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Graduate Courses

Graduate Courses


• Master of Arts


The Master of Arts in English is designed to provide both theoretical and practical foundations for teaching English in community colleges or high schools. It is a 33-credit-hour program whose courses are offered in the evening and on weekends. Two required core courses will give a solid base for graduate English studies, while two 600-level advanced seminars will offer rigorous opportunities to explore various disciplinary topics in depth. The flexibly conceived Masters Project will provide an opportunity for students to further explore their topic of interest in literary works or in teaching composition.


The Master of Arts in English is open to any applicant who has successfully completed the requirements for a bachelor’s degree from an accredited institution of higher education. In addition to the admission requirements as explained in the “Graduate Admissions” section of the graduate catalog, all applicants should submit two letters of recommendation and a substantial writing sample that demonstrates adequate preparation and potential for graduate work in English. After reviewing the completed application package, the Graduate Coordinator will schedule a personal interview.


To complete the master’s degree, students must complete 33 credits of approved coursework

from the following requirements:

Two Required Core Courses

  • ENG 501 Foundations of Graduate English Studies (3 hours)
  • ENG 514 Literary Criticism (3 hours)

Two Required Advanced Seminar Courses

  • Two 3 credit hour Advanced Seminar courses (600 level courses)

Masters Project

  • ENG 660 Directed Reading (3 hours)
  • ENG 665 Masters Project (3 hours) 


15 credits; any mix chosen from 1-4 credit elective courses, seminars, or one independent study course (no more than 3 credit hours)

ENG 551: Shakespeare: Text and Theory

This course introduces the graduate student to Shakespeare's dramatic and poetic works by approaching the canon with attention to Shakespeare's language, to historical context, to pedagogical issues, and to major approaches from literary criticism of the twentieth and twenty-first centuries.

  • Hours: 3
  • Prerequisite: None

ENG 561 Shakespeare on Film

This course will examine texts and contemporary film interpretations of such works as Hamlet (Branagh, Zeffirelli, Almereyda), Romeo and Juliet (Zeffirelli and Luhrmann), Branagh’s versions of Henry V, Much Ado About Nothing, Love’s Labours’ Lost, and Trevor Nunn’s Twelfth Night.

  • Hours: 3

ENG 565 Writing Creative Nonfiction

This course will explore how to write alternative forms of nonfiction beyond the traditional academic essay. Using readings, discussions, and class workshops, students will use elements from fiction and poetry to write creative nonfiction such as memoirs, personal essays, nature essays, and personal cultural criticism.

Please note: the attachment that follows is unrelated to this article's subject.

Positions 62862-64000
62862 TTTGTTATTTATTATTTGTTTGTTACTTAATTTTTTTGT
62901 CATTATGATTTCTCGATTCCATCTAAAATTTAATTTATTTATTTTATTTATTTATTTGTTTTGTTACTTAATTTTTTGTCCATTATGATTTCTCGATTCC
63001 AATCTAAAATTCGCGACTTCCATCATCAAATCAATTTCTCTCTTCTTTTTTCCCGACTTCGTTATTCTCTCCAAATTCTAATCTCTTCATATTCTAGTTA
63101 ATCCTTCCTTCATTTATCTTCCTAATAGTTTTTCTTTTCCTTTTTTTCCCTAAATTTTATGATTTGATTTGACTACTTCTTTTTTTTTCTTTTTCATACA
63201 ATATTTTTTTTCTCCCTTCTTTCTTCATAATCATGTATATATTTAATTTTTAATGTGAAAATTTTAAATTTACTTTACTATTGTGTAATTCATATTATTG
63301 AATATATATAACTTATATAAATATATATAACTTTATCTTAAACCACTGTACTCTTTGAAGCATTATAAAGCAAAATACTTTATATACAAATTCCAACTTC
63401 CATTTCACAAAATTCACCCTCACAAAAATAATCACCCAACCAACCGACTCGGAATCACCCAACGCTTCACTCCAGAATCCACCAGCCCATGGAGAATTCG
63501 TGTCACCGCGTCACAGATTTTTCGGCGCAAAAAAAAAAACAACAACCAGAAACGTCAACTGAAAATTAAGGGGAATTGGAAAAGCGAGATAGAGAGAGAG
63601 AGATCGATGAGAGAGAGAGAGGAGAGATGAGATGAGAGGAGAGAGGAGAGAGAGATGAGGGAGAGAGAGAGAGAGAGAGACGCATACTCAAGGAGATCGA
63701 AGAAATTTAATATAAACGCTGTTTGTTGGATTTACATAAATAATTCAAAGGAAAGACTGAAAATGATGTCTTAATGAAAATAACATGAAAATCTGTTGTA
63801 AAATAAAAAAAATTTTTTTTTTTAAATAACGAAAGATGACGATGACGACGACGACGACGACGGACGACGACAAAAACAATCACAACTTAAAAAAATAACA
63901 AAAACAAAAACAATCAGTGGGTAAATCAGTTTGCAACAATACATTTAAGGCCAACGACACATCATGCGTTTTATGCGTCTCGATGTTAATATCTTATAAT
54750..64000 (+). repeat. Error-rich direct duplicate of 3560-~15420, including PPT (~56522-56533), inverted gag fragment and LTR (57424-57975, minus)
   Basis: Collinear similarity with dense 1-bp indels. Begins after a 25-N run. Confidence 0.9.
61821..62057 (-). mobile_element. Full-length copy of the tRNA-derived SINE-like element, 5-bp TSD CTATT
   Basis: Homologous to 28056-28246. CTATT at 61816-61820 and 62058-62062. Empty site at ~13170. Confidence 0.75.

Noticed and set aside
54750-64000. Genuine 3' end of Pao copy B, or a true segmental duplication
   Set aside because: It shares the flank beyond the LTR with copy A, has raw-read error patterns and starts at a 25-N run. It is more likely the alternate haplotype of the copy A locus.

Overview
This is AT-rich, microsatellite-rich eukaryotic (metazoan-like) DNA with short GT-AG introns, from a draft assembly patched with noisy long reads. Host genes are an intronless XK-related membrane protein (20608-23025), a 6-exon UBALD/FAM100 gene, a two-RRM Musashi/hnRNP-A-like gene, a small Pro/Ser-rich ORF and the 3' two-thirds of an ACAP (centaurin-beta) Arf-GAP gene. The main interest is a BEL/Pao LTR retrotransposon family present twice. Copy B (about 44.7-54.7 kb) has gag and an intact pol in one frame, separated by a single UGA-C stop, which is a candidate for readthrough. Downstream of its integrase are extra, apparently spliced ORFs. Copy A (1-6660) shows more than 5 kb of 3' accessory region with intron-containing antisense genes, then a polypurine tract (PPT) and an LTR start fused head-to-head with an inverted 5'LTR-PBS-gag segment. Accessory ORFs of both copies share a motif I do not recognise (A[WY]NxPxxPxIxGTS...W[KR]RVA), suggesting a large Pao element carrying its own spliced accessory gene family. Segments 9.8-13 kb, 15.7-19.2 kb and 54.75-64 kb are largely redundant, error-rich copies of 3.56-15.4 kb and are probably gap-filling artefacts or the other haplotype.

• Hours: 3

ENG 570 Women’s Literature: Experimental Literature by Women

This course considers some established traditions in writing by women, while paying close attention to how these traditions are both revisited and revised by subsequent writers. We will consider how the texts are in dialogue with one another as well as whose voices and experiences remain silenced in various texts.  Using the historical context of the various waves of the women's movement, along with the framework of feminist theory, the course seeks to highlight both the establishment of and resistance to traditions in literature by women.

  • Hours: 3

ENG 601 Advanced Seminar: American Modernist Poetry

This course attempts to discover the primary characteristics of modernist poetry as reflected in the works of a group of American poets who came to prominence in the first two decades of the twentieth century, including Pound, Eliot, Stevens, Williams, Moore, and Hughes. The course considers the nature of “modernisms,” how their works define the nature of truth, what the works say about the individual’s relationship to the social world, what it means to be an artist in the context of modernism, and what historical, aesthetic, critical and cultural contexts gave rise to modernist poetry.

  • Hours: 3
  • Prerequisite: ENG 501, ENG 514

ENG 603 Postcolonial Re-imaginations: “The Empire Writes Back”

This course is designed as an introduction to a wide variety of both literary and theoretical works that cover the period of British colonial expansion and its postcolonial aftermath. It is conceived as a comparative literature/culture course—for instance, to put the First World literature in dialogue with that of the Third World or to re-read a 18th-century literature with a 20th-century perspective. For such comparative course, literatures from Africa, India, and the Caribbean as well as from England will be selected. Through these works, we will study what the globalization of modern culture has brought about in such areas as race, gender, language, and nationalism. 

  • Hours: 3